It is no secret that this is an unprecedented time in history. The world has been turned upside down by a global pandemic and an overdue social uprising. Stress is at an all-time high. Tension is in the air, but also in individual bodies and souls. Well-being feels far from what one can achieve, as survival pulls ahead in the race for what is necessary. What is happening at the national level is making ripples into the local levels, and has landed on Indiana University School of Medicine's doorstep. Many are feeling a myriad of feelings—overwhelmed, inspired, enraged, fatigued, driven, exhausted, and/or forlorn. Moreover, some have been experiencing conflict, within oneself or with others. It is all so draining. So what does one do? How do students reenter the clinical environment feeling so weary? How does one deal with these emotions and preserve oneself for the journey ahead?
I admit, I am no expert at giving advice on surviving a pandemic or navigating a movement on racial inequality with grace and peace of mind. I do think, however, that there are situations that arise due to extreme stress that can be managed and worked through in similar fashion. Let’s talk about those. Let’s talk about how you can preserve your sense of self, how you can take care of yourself now and learn habits that will help you in your future.
- Carve out time for yourself. Take a walk. Meditate. Journal. Try breathing exercises. Read. Pray. Do what you need to do to spend time with the person who matters most in your life…you. There are endless amounts of activities you can do with yourself, for yourself, that will help you understand yourself more. Be comfortable in that space.
- Reach out to other humans with compassion and kindness. Write a letter. Send a card. A real one. Text someone out of the blue to tell them you care. PM someone and say, "Hi." Make a personal connection with someone. Have a real conversation. Ask about their day and really listen. Connecting socially with someone 5x a week will increase your happiness and well-being.
- Refrain from social media when things get to be too much. It is hard to do. It will cause some anxiety and maybe some grief. But, sometimes you just have to step away or delete. It is not worth the sleepless nights, frequent distractions, and unnecessary frustration to deal with comments that may be read out of context, written behind anonymity without fear of repercussion, or overall just bad for your mental health. It is okay to step away for a while, too. Taking a break is very common these days.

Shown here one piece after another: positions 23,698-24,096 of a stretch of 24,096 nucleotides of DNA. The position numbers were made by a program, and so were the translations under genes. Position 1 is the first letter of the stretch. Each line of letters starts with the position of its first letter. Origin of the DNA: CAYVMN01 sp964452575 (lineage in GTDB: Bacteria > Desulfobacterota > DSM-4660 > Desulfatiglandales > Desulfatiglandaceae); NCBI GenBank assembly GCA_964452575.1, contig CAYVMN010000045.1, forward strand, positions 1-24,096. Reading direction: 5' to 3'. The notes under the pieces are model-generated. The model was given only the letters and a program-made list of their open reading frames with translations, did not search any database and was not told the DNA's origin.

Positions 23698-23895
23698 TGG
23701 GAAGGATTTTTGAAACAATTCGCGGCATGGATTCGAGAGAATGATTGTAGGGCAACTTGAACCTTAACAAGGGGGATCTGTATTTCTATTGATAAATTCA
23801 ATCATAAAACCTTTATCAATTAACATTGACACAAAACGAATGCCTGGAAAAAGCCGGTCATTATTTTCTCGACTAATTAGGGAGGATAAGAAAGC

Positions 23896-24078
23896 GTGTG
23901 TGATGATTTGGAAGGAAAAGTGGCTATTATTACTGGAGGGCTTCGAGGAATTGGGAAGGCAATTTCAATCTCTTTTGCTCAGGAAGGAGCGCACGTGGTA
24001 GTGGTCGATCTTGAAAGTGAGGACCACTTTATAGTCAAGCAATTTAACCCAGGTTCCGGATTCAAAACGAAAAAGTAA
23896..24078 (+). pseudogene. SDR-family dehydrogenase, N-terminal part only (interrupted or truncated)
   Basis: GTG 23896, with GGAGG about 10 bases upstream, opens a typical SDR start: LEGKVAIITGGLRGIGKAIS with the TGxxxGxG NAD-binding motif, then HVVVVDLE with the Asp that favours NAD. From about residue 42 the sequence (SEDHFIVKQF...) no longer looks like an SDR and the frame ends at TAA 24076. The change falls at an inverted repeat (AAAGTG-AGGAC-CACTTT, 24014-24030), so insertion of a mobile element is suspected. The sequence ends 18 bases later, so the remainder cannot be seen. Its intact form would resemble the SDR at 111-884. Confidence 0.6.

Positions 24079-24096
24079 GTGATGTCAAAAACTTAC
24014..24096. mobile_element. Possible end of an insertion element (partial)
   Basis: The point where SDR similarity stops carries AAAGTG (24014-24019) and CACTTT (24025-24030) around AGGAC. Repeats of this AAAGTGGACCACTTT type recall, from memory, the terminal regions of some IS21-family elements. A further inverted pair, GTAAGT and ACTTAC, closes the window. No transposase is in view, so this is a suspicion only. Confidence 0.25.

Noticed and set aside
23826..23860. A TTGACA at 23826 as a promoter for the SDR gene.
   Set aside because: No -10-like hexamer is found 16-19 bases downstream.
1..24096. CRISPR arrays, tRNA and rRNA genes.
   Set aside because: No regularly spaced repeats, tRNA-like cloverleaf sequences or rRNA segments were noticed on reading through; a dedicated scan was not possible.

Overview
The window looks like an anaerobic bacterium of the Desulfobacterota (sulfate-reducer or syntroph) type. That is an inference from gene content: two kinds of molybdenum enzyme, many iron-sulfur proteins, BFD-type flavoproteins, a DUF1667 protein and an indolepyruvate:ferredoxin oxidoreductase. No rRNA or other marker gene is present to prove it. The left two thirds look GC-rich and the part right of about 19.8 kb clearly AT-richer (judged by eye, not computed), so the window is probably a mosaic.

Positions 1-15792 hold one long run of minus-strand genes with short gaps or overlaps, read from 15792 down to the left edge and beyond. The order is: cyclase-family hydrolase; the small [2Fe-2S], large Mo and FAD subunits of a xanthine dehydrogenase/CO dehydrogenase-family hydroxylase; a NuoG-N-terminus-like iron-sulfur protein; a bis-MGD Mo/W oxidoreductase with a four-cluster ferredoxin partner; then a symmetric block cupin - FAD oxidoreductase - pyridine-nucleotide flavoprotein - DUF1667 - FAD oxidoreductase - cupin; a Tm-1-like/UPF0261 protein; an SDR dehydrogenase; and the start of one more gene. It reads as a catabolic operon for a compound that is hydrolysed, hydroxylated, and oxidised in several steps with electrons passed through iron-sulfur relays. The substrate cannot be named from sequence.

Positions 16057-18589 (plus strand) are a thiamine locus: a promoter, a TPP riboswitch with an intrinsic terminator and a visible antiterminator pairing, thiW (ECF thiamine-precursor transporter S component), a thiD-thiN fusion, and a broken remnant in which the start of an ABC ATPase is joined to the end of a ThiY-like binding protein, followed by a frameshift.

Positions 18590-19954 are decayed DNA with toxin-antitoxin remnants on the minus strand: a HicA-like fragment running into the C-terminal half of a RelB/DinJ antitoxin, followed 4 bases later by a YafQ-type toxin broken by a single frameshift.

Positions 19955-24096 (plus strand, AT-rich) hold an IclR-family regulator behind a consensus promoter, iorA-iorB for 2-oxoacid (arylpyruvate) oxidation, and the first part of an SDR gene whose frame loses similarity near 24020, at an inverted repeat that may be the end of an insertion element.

- Understand that conflict is normal. There is a website/app for neighborhood communities called Nextdoor. People in their 30s to 60s argue about politics, coyotes, and dog poop on lawns. Conflict is unavoidable. Your reaction is controllable. Focus on what you can control. Focus on you. Think about preserving yourself. You can stand up for what is right when you can do that safely, but, always take care of yourself first. The expression that you need to put your oxygen mask on first did not come out of “thin air.”
- Now that we have mentioned standing up for what is right, and you intend to do so, educate yourself. In the current social climate there are many important issues that are worth understanding. If you want or need to learn about white privilege, anti racism, etc. please consult the many resources listed here. If you would like to learn more about the impacts of systemic racism and the global pandemic on the mental health of Black individuals and people of color, please consider visiting the websites listed below. Many of these resources provide information to help you with your own mental health at this time:
- Black and African American Communities and Mental Health
- BIPOC Mental Health
- Mental Health Resources For and By People of Color
- 44 Mental Health Resources for Black People
- Black Mental Health Matters
- NAMI's Statement on Recent Racist Incidents and Mental Health Resources for African Americans
- Resources from the Calm App
- Seek mental health help. Seriously. There is an excessive amount of stigma around this for 2020. Yes, there are also many barriers in place for people who seek care, which cannot be ignored. Quite often, Black individuals and people of color are less likely to see mental health care in the United States. Truthfully, there are not a lot of BIPOC mental health care workers in the United States. Please do not let this stop you. If you would like to talk to someone, you can reach out to the IU School of Medicine Department of Mental Health Services. If you feel more comfortable reaching out to someone else, please consider reviewing the resources above as they contain links to sources to help you find someone who you feel comfortable with (nami.org is a great place to start, the full link is above).
- Now more than ever, it is time to learn to work with and beside your friends and future colleagues. Don’t tear them down. Don’t publicly shame them or judge them. You may not see eye to eye. Now, or ever. That is life. That is natural. That is how we will continually live; in our neighborhoods, in our career fields, and even with our family members. Lead by example. Learn how to handle disagreements. Learn how to continue to work together to support the patient.
Take care of yourself. You are the only you that you have!